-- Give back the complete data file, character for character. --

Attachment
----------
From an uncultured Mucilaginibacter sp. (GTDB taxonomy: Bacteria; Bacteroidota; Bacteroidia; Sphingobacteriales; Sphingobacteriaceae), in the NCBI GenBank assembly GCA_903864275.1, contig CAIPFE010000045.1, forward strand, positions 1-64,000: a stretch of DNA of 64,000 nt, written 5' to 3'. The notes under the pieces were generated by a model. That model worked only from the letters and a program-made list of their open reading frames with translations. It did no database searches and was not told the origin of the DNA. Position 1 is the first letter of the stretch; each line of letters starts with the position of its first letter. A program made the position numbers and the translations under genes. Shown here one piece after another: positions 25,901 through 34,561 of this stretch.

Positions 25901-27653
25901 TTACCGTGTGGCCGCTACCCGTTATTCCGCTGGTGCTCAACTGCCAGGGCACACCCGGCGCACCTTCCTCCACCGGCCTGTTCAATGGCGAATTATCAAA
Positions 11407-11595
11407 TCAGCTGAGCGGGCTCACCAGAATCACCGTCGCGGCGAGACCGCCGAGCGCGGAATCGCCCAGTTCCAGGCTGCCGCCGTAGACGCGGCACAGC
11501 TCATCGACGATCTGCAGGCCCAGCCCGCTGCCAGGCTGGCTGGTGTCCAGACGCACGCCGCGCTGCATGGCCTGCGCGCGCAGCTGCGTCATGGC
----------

From an uncultured Mucilaginibacter sp. (GTDB taxonomy: Bacteria; Bacteroidota; Bacteroidia; Sphingobacteriales; Sphingobacteriaceae), in the NCBI GenBank assembly GCA_903864275.1, contig CAIPFE010000045.1, forward strand, positions 1-64,000: a stretch of DNA of 64,000 nt, written 5' to 3'. The notes under the pieces were generated by a model. That model worked only from the letters and a program-made list of their open reading frames with translations. It did no database searches and was not told the origin of the DNA. Position 1 is the first letter of the stretch; each line of letters starts with the position of its first letter. A program made the position numbers and the translations under genes. Shown here one piece after another: positions 25,901 through 34,561 of this stretch.

Positions 25901-27653
25901 TTACCGTGTGGCCGCTACCCGTTATTCCGCTGGTGCTCAACTGCCAGGGCACACCCGGCGCACCTTCCTCCACCGGCCTGTTCAATGGCGAATTATCAAA
Positions 11407-11595
11407 TCAGCTGAGCGGGCTCACCAGAATCACCGTCGCGGCGAGACCGCCGAGCGCGGAATCGCCCAGTTCCAGGCTGCCGCCGTAGACGCGGCACAGC
11501 TCATCGACGATCTGCAGGCCCAGCCCGCTGCCAGGCTGGCTGGTGTCCAGACGCACGCCGCGCTGCATGGCCTGCGCGCGCAGCTGCGTCATGGC